The U.S. District Court for the Western District of Wisconsin held that Section 107(2) violated the Establishment Clause of the First Amendment, and the dispute reached the Seventh Circuit.

The Seventh Circuit’s Decision

The Seventh Circuit reversed.

In its decision, in Gaylor v. Mnuchin, the circuit court examined whether Section 107(2) violated the Establishment Clause under the so-called Lemon test. To be upheld under this test, the Seventh Circuit explained, Section 107(2) had to have a secular legislative purpose, Section 107(2)’s principal or primary effect had to be one that neither advanced nor inhibited religion, and Section 107(2) could not foster an excessive government entanglement with religion.

The circuit court then determined that Section 107(2) met all three prongs of the Lemon test.

First, the Seventh Circuit upheld the government’s contention that there were several valid secular purposes for Section 107(2): to eliminate discrimination against ministers, to eliminate discrimination between ministers, and to avoid excessive entanglement with religion.

The circuit court then ruled that Section 107(2) did not have the primary effect of advancing or inhibiting religion, reasoning that providing a tax exemption did not “connote[] sponsorship, financial support, and active involvement of the [government] in religious activity.” The Seventh Circuit declared that the primary effect of Section 107(2) was not to advance religion on behalf of the government, but to “allow[] churches to advance religion, which is their very purpose.”

Next, the Seventh Circuit decided that Section 107(2) did not foster an “excessive government entanglement with religion.” Among other things, the circuit court pointed out that Section 107(2) avoided government inquiry into the use of a minister’s home.

Finally, the Seventh Circuit ruled that Section 107(2) also was constitutional by reference to “historical practices and understandings,” finding no evidence that provisions such as Section 107(2) were historically viewed as an establishment of religion. Indeed, the Seventh Circuit noted, there was a “lengthy tradition of tax exemptions for religion, particularly for church-owned properties” – and for over two centuries, states have implemented church property tax exemptions in various forms.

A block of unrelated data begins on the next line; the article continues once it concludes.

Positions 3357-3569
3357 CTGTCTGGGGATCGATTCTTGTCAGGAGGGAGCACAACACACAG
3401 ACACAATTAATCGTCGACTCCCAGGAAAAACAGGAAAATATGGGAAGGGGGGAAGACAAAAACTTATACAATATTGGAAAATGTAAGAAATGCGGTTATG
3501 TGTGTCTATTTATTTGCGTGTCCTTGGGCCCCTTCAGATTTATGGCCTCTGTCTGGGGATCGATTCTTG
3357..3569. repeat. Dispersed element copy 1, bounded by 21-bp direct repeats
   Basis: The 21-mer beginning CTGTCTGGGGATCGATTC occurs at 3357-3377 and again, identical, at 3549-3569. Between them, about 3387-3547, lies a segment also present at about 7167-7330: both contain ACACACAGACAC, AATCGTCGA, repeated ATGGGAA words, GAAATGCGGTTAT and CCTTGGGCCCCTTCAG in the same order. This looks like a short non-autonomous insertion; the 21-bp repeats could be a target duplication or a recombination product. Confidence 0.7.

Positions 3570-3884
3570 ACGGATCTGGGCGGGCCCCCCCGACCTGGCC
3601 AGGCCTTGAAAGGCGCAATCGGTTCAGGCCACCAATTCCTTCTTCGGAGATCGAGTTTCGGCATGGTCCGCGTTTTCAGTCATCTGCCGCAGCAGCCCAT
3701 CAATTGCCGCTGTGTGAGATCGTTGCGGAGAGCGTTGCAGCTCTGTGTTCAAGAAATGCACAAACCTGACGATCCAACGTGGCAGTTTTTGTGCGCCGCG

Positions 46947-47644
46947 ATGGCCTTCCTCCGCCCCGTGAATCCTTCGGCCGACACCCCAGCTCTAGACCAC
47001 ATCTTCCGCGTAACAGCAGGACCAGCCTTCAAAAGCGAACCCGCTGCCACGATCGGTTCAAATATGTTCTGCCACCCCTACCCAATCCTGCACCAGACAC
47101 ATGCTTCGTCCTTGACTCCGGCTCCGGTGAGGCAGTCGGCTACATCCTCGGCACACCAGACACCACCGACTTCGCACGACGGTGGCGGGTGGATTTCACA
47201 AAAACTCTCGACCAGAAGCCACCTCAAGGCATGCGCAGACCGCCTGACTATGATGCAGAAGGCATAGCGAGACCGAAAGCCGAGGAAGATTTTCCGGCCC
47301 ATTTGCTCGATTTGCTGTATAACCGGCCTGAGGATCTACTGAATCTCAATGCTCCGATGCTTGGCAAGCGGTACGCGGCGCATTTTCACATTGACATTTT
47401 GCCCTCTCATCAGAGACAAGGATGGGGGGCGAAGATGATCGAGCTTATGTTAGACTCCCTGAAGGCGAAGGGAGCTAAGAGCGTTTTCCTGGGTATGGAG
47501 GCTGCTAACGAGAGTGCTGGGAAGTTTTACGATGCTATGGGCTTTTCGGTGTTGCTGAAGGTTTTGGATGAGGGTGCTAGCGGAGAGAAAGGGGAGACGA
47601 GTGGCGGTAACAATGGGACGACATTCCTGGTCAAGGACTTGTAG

Accordingly, the Seventh Circuit concluded, the parsonage allowance in Section 107(2) was constitutional.

This Time, US Supreme Court Stops an Execution Where State Refuses Minister’s Presence

Just about one month after the U.S. Supreme Court permitted Domineque Ray, a Muslim prisoner, to be executed without his minister being present, the Court stopped another execution where a prisoner was denied the presence of his spiritual advisor.

In Murphy v. Collier, 587 U. S. ____ (2019), the Court stayed the execution of Patrick Murphy by the state of Texas, declaring that the state “may not carry out Murphy’s execution” unless the state “permits Murphy’s Buddhist spiritual advisor or another Buddhist reverend of the [s]tate’s choosing to accompany Murphy in the execution chamber during the execution.”

Under current Texas policy, a Christian or Muslim inmate may have a state-employed Christian or Muslim religious adviser present either in the execution room or in the adjacent viewing room. But inmates of other religious denominations – for example, Buddhist inmates such as Murphy – who want their religious adviser to be present can have the religious adviser present only in the viewing room and not in the execution room itself for their executions.

The Court was troubled by that policy and issued the stay. (Justices Thomas and Gorsuch said that they would deny Murphy’s application for a stay.)

Interestingly, Justice Kavanaugh concurred in the grant of Murphy’s application for a stay and wrote a short opinion.  He explained that “governmental discrimination against religion – in particular, discrimination against religious persons, religious organizations, and religious speech – violates the Constitution.” The government, Justice Kavanaugh continued, “may not discriminate against religion generally or against particular religious denominations.”

Justice Kavanaugh declared that the Texas policy amounted to “denominational discrimination” and violated the Constitution. What Texas “may not do,” Justice Kavanaugh said, “is allow Christian or Muslim inmates but not Buddhist inmates to have a religious adviser of their religion in the execution room.”